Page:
Failure to act on easy words

There’s been tremendous conversation over the last year and a half about being more inclusive. The number of Director of Inclusion titles on LinkedIn recently provides testimony to the level of interest in this topic. Everyone from the PTA to private businesses profess the need to be more inclusive of others in our daily lives.

But many people seem to stumble in the implementation. Take a PTA greeting table at the kickoff of the school year parent event. There’s a group of volunteers standing behind a desk displaying pamphlets and clipboards for an email signup sheet. There’s chatter and interaction, but not with the parents streaming by, with each other as they catchup on family updates.

And it is not only that people don’t even try to make eye contact into a crowd and bring a newbie parent over to explain what the PTA does. The closed group body language promotes the idea that we are all friends, and you would be an outsider. Of course friends group together to do good work. But to not cover that up temporarily in order to welcome in newcomers is self-defeating.

Very few people (who have never been an outsider themselves, through travel for instance) can handle the social discomfort of standing by a relative stranger without congenial conversation. So as soon as a silence fills the void between them, the established one feels that pressure to move onto a more festive atmosphere. And often does exactly that.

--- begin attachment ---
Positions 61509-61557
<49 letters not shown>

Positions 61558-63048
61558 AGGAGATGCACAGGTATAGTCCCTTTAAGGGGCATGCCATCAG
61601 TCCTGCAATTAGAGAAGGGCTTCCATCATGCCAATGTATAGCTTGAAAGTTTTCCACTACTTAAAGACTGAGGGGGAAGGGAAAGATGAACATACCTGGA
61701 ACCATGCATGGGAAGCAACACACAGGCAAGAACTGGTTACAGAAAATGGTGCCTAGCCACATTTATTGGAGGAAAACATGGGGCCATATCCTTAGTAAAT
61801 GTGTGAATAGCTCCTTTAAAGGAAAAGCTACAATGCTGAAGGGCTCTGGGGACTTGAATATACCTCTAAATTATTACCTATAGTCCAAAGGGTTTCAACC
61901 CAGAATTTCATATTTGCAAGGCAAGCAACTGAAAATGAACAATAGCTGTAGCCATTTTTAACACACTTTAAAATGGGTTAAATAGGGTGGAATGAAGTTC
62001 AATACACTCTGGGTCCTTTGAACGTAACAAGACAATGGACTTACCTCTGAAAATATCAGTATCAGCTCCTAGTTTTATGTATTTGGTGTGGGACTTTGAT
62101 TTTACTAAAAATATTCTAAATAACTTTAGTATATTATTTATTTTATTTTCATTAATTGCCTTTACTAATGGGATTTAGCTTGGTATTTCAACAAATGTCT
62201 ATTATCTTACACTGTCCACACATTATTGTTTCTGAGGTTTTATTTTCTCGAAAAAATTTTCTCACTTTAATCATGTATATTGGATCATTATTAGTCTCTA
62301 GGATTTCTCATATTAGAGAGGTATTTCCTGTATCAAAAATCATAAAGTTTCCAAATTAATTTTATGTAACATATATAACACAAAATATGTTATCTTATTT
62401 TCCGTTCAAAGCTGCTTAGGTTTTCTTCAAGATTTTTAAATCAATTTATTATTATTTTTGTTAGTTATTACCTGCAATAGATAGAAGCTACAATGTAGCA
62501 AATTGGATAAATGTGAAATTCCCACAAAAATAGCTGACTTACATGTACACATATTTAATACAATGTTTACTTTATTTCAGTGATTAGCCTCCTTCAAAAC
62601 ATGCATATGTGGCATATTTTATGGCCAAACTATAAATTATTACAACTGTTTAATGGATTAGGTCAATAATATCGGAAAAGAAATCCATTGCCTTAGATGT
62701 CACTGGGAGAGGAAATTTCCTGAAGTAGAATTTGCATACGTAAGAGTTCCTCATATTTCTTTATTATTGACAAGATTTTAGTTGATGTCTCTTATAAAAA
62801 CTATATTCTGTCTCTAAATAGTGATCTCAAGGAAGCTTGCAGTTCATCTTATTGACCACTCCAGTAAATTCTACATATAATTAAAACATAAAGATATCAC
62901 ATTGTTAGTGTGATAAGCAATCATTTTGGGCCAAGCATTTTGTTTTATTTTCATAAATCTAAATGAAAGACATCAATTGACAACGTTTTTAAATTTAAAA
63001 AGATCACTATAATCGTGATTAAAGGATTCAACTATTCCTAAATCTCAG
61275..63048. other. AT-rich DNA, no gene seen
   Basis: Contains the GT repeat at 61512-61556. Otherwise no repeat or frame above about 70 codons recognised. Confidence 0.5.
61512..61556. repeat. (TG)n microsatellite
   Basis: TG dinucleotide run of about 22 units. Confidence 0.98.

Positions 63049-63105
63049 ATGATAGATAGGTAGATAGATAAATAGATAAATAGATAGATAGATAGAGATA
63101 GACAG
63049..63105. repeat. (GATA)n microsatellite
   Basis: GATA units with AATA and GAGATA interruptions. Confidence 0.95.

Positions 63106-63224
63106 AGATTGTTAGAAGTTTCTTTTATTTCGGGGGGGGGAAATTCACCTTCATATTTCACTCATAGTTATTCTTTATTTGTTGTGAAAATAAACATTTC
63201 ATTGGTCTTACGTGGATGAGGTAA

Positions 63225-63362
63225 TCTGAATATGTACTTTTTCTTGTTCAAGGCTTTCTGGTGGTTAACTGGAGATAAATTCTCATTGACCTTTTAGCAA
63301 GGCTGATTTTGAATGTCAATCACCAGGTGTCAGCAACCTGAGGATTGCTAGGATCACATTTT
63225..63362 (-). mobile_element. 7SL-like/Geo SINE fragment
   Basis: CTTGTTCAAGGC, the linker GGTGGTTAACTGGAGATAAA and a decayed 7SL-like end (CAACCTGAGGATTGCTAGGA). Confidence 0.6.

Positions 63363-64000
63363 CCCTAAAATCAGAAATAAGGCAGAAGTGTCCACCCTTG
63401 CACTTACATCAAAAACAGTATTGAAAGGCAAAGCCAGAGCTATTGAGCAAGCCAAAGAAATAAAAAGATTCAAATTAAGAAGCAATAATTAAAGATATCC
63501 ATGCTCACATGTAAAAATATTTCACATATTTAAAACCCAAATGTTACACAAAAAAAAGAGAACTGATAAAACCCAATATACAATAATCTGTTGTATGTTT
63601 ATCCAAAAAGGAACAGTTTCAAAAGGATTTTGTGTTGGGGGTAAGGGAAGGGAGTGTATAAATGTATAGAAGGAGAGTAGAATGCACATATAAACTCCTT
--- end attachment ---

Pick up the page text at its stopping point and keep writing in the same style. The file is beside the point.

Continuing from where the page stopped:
Sometimes there is a deliberate effort to exclude people from the topic at hand. This time not because they are the minority (which fittingly makes them a valuable resources for some such chatter) but because they are lumped into a greater group of suburban people who are not suppose to voice an opinion of any matter Minneapolis.

The self conscious tension around urban political matters and the upcoming elections of all the City of Minneapolis’ city council members has brought down a sound barrier of complete disinterest in hearing from anyone beyond the city boundaries. At a time when bias and self deception is at an all time high, I speculate that leaning into interaction from those beyond your social boarders would be fruitful.

For all the talk of inclusion, the fencing off into action groups is at the route of anything systemic.